Selfie. Informal. A photograph that one has taken of oneself, typically one taken with a smartphone or webcam and shared via social media.
I take a lot of selfies.
Interestingly enough, not because I think I look amazing, but for the opposite reason. I never really felt I looked good enough.
I started off hesitantly, but soon discovered that with the right lighting, knowing how to pose, and choosing good filters, one could work a little magic.
I started off taking full-body shots because I had all these pretty clothes lying around that I never wore anymore, and I wanted to show them off. My kids were very young at the time, and I didn’t really go out. Not for a long while. I took them out all the time, on playdates, to the beach, to the park…but I never went out for me.
No parties, no dinners, not even a coffee date without the kids.
So, I rarely had any reason to really dress up.
And I’ve always loved dressing up…so, along came the selfies.
A portrait of the artist, by herself.
It became almost addictive…taking them. Styling my hair and doing my makeup to go with each outfit, I discovered how I could, with a bit of creativity, make myself look like more than I thought I was.
More like who I wanted to be.
Yet they, the selfies, certainly aren’t all 100 percent shiny, happy, or perfect—there is a haunting sadness hidden behind some of my past selfies. A desperate loneliness.
I tried so hard to be seen.
Not waving but drowning.
I ramped up the selfie taking during the first lockdown, whilst suffering with bad anxiety. Sometimes, I couldn’t catch my breath, and having something to focus on helped.
With hindsight, I wonder if I was also (subconsciously) trying to give myself a bit of self-love. A little dose of kindness.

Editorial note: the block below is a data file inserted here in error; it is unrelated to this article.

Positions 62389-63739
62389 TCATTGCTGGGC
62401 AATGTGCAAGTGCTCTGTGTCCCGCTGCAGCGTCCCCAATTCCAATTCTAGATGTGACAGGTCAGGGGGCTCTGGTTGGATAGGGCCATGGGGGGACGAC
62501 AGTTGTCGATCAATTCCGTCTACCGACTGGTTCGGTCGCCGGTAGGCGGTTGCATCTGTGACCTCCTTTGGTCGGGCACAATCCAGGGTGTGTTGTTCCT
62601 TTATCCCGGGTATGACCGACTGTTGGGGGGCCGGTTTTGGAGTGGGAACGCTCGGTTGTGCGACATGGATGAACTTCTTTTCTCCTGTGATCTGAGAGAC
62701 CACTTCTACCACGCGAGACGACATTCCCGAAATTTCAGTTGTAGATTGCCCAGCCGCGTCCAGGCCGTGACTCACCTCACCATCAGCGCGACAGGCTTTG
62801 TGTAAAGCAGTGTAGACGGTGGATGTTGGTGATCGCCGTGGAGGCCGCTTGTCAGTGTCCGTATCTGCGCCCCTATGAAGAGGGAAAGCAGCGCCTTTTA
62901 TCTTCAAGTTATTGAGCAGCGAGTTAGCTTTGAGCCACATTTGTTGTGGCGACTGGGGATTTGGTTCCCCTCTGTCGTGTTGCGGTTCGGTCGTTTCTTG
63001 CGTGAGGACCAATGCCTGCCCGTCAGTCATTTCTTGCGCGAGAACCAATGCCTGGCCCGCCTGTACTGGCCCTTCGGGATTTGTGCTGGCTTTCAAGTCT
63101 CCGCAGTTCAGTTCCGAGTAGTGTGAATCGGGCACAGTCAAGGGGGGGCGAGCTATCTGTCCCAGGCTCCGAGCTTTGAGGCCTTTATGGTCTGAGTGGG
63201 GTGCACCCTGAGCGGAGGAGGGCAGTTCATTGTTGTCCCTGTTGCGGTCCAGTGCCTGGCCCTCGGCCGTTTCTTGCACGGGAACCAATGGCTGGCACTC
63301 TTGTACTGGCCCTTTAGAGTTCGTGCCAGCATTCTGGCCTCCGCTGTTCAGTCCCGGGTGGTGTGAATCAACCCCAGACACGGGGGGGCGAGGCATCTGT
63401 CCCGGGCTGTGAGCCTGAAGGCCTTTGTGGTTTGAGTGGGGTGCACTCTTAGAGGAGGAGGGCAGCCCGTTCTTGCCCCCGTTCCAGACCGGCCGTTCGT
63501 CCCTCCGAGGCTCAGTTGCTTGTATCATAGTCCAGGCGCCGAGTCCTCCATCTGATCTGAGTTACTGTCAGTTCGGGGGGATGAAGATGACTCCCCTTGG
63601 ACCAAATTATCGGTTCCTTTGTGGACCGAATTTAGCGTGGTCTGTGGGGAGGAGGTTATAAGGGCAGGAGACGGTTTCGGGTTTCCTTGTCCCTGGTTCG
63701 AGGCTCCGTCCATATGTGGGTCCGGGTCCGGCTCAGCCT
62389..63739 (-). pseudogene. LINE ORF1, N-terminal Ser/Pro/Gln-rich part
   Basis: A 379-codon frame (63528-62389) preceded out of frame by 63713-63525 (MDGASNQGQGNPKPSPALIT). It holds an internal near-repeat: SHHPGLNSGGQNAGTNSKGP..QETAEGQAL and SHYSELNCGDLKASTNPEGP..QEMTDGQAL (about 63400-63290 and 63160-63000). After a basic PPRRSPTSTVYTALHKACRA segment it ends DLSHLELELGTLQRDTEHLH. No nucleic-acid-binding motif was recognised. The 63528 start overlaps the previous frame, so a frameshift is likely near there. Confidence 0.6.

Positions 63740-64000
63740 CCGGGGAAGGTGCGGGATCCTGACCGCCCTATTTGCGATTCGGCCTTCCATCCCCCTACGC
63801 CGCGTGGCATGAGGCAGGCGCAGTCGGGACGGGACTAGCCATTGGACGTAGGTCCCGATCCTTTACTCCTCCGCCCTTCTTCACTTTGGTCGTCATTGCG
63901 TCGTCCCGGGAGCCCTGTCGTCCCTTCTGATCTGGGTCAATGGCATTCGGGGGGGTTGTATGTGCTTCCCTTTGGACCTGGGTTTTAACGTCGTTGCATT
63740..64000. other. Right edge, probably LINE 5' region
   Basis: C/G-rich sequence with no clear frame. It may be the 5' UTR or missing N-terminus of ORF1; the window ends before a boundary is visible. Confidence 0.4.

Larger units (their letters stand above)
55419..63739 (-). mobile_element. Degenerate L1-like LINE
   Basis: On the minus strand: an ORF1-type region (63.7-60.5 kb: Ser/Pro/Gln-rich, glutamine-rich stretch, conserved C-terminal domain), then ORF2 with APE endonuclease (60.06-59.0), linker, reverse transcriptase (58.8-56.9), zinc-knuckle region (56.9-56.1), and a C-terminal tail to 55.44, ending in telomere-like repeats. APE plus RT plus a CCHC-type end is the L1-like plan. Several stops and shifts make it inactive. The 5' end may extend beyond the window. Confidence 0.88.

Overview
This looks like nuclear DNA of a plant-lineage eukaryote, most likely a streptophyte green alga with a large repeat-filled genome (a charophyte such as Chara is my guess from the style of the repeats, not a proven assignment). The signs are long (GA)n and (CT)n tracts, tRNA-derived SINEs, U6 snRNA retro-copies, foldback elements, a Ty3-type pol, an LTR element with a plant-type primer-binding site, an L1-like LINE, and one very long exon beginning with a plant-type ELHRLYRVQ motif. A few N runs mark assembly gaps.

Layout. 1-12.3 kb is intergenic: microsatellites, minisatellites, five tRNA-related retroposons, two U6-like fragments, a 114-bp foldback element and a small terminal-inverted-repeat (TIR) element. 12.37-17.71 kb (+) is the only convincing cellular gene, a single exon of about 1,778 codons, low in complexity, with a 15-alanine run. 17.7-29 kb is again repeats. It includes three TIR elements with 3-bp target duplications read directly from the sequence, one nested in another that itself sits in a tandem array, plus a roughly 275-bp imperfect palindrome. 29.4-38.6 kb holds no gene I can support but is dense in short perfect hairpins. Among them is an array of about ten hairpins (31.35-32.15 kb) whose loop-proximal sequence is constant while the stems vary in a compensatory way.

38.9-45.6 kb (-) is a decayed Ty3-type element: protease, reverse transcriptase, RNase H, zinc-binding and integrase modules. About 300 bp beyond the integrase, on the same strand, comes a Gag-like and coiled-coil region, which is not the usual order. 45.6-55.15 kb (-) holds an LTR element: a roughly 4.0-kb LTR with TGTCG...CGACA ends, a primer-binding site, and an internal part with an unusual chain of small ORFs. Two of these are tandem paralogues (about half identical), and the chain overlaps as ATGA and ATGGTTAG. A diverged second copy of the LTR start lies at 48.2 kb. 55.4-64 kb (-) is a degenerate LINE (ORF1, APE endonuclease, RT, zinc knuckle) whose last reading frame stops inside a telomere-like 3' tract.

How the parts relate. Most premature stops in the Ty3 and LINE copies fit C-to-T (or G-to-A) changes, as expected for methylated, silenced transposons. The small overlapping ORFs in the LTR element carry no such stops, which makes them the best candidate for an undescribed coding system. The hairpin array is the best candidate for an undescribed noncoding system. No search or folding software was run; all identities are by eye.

As it kind of did that for me, you know? Sometimes, I would start to believe in myself a little bit more.
Every selfie is a little project.
They were not, and are not, just pictures. They are expressions.
Sometimes born of sadness.
Sometimes born of happiness.
Either way, they always end up out in the open, eventually making their way into the light, and bringing me with them.
It’s a double-edged sword, isn’t it?
There can be so much loneliness within selfie taking. The picture you take of yourself, by yourself.
Most of my photos captured during and after that first lockdown were taken alone in my room or alone on my walks.
I was so lonely.
And yet, taking our own picture comes with a stigma that doesn’t come with a picture taken by another.
Often people think that selfies are rooted in vanity. And sometimes they are—but perhaps not so much in the adoration of oneself, as in the process of learning to adore oneself.
And why not?
I like to express myself with them—the artist in me insists on it.
But this is not (only) about me.
Look at the selfies you see on your timeline and in your stories. And look behind them.
Look at the people behind them.
Do you really see them?
There is a girl, trying to get over a broken heart.
There is a boy who got bullied at school, now building himself up at the gym.
That woman showing off her amazing body, she used to be obese.
There is a man who simply has no one to talk to.
And there is a woman who has struggled with her own self-worth for too long.
There is nothing wrong with loving ourselves.
There is nothing wrong with being kind to ourselves.
There is nothing wrong with trying to make ourselves feel good.
We take pictures of things we like, of things we love, and of things we want to remember.
It is empowering, when you post a good selfie.
You are telling yourself:
I am confident.
I am important.
I am beautiful.
Listen to the kind words you say to yourself.
After all, in the words of Marisa Peer:
“The most important words you will ever hear in your entire life, are the words you say to yourself.”
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